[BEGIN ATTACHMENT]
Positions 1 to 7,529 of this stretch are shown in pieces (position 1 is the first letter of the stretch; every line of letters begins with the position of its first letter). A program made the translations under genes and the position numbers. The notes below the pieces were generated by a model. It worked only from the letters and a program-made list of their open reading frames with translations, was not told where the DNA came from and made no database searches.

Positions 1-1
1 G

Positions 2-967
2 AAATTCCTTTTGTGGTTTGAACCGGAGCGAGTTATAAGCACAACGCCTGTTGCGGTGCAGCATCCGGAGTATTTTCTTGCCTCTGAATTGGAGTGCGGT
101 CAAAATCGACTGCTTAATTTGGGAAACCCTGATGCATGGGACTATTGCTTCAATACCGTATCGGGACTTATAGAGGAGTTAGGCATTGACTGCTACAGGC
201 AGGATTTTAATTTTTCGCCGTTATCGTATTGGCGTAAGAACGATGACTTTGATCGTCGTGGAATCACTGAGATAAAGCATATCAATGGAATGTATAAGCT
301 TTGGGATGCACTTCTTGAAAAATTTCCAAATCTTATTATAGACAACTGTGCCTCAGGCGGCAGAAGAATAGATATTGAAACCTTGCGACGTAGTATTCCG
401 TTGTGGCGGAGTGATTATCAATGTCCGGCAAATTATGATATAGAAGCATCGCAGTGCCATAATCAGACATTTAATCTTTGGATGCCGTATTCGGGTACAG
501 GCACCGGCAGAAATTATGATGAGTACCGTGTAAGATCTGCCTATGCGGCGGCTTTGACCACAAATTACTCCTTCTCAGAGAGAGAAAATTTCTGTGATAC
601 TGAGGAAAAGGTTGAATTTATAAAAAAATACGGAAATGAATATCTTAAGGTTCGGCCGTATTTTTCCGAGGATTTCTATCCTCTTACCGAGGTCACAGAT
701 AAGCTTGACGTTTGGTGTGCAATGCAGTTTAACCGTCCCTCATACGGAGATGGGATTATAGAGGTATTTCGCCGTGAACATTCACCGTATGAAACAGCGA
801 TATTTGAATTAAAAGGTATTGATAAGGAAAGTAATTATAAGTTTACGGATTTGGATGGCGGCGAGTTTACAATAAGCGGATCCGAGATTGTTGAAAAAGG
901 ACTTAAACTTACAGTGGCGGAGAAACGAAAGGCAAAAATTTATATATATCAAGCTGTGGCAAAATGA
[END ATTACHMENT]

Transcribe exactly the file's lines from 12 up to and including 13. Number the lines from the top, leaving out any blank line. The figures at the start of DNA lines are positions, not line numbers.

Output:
701 AAGCTTGACGTTTGGTGTGCAATGCAGTTTAACCGTCCCTCATACGGAGATGGGATTATAGAGGTATTTCGCCGTGAACATTCACCGTATGAAACAGCGA
801 TATTTGAATTAAAAGGTATTGATAAGGAAAGTAATTATAAGTTTACGGATTTGGATGGCGGCGAGTTTACAATAAGCGGATCCGAGATTGTTGAAAAAGG